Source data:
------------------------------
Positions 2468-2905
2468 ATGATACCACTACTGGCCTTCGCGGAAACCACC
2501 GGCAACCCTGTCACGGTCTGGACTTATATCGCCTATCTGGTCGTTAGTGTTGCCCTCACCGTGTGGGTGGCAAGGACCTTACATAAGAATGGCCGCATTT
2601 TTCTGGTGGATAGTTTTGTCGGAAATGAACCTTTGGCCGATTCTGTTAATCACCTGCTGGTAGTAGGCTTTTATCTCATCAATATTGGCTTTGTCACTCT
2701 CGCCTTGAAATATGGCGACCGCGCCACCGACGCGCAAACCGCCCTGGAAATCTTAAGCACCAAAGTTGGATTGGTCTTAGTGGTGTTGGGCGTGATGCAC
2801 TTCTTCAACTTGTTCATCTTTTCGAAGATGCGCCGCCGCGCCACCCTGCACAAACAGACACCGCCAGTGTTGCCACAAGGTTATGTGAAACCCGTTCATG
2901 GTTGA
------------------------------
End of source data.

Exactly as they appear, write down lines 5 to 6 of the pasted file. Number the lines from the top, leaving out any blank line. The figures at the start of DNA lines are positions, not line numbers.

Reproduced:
2701 CGCCTTGAAATATGGCGACCGCGCCACCGACGCGCAAACCGCCCTGGAAATCTTAAGCACCAAAGTTGGATTGGTCTTAGTGGTGTTGGGCGTGATGCAC
2801 TTCTTCAACTTGTTCATCTTTTCGAAGATGCGCCGCCGCGCCACCCTGCACAAACAGACACCGCCAGTGTTGCCACAAGGTTATGTGAAACCCGTTCATG